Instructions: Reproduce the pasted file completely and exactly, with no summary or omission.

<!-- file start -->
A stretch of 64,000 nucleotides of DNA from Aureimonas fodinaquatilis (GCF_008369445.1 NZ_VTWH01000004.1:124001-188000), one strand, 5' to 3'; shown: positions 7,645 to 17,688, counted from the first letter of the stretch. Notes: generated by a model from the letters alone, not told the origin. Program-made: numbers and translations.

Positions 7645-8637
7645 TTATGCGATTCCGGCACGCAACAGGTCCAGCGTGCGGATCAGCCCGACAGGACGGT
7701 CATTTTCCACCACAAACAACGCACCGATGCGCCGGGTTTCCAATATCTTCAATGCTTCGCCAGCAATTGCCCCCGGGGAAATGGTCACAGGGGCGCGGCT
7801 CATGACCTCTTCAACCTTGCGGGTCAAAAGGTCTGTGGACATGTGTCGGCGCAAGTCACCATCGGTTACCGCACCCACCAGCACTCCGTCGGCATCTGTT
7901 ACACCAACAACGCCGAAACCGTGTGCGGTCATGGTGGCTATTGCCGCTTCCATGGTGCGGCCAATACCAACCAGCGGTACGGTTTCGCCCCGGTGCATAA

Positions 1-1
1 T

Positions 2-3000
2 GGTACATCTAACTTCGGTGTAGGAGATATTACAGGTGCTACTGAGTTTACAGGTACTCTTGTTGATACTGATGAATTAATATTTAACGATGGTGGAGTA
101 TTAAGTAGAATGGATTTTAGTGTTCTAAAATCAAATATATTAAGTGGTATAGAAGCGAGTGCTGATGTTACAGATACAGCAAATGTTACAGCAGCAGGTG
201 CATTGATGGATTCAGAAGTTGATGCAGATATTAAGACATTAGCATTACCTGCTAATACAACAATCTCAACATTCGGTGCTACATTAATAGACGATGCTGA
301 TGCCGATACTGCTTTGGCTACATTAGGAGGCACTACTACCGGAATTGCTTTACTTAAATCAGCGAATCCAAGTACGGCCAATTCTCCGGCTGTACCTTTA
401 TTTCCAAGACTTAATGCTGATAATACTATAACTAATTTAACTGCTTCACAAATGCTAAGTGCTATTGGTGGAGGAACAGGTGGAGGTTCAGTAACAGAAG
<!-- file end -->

A stretch of 64,000 nucleotides of DNA from Aureimonas fodinaquatilis (GCF_008369445.1 NZ_VTWH01000004.1:124001-188000), one strand, 5' to 3'; shown: positions 7,645 to 17,688, counted from the first letter of the stretch. Notes: generated by a model from the letters alone, not told the origin. Program-made: numbers and translations.

Positions 7645-8637
7645 TTATGCGATTCCGGCACGCAACAGGTCCAGCGTGCGGATCAGCCCGACAGGACGGT
7701 CATTTTCCACCACAAACAACGCACCGATGCGCCGGGTTTCCAATATCTTCAATGCTTCGCCAGCAATTGCCCCCGGGGAAATGGTCACAGGGGCGCGGCT
7801 CATGACCTCTTCAACCTTGCGGGTCAAAAGGTCTGTGGACATGTGTCGGCGCAAGTCACCATCGGTTACCGCACCCACCAGCACTCCGTCGGCATCTGTT
7901 ACACCAACAACGCCGAAACCGTGTGCGGTCATGGTGGCTATTGCCGCTTCCATGGTGCGGCCAATACCAACCAGCGGTACGGTTTCGCCCCGGTGCATAA

Positions 1-1
1 T

Positions 2-3000
2 GGTACATCTAACTTCGGTGTAGGAGATATTACAGGTGCTACTGAGTTTACAGGTACTCTTGTTGATACTGATGAATTAATATTTAACGATGGTGGAGTA
101 TTAAGTAGAATGGATTTTAGTGTTCTAAAATCAAATATATTAAGTGGTATAGAAGCGAGTGCTGATGTTACAGATACAGCAAATGTTACAGCAGCAGGTG
201 CATTGATGGATTCAGAAGTTGATGCAGATATTAAGACATTAGCATTACCTGCTAATACAACAATCTCAACATTCGGTGCTACATTAATAGACGATGCTGA
301 TGCCGATACTGCTTTGGCTACATTAGGAGGCACTACTACCGGAATTGCTTTACTTAAATCAGCGAATCCAAGTACGGCCAATTCTCCGGCTGTACCTTTA
401 TTTCCAAGACTTAATGCTGATAATACTATAACTAATTTAACTGCTTCACAAATGCTAAGTGCTATTGGTGGAGGAACAGGTGGAGGTTCAGTAACAGAAG